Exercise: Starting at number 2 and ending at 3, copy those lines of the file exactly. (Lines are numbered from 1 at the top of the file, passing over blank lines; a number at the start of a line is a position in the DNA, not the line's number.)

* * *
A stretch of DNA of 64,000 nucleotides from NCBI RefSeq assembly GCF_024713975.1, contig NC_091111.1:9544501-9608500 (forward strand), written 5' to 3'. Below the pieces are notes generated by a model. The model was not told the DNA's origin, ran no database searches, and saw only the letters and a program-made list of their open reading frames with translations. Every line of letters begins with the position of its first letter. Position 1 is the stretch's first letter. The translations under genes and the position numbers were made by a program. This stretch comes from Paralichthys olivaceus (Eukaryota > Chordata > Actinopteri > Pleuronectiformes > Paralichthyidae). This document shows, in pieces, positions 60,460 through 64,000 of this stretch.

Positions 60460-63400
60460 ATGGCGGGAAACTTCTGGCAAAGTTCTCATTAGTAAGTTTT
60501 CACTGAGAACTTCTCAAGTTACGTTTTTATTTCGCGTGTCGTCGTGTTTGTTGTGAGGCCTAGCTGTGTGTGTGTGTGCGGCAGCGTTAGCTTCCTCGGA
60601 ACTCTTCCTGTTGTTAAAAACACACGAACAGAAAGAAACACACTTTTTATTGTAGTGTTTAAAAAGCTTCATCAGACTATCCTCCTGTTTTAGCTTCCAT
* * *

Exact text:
Positions 60460-63400
60460 ATGGCGGGAAACTTCTGGCAAAGTTCTCATTAGTAAGTTTT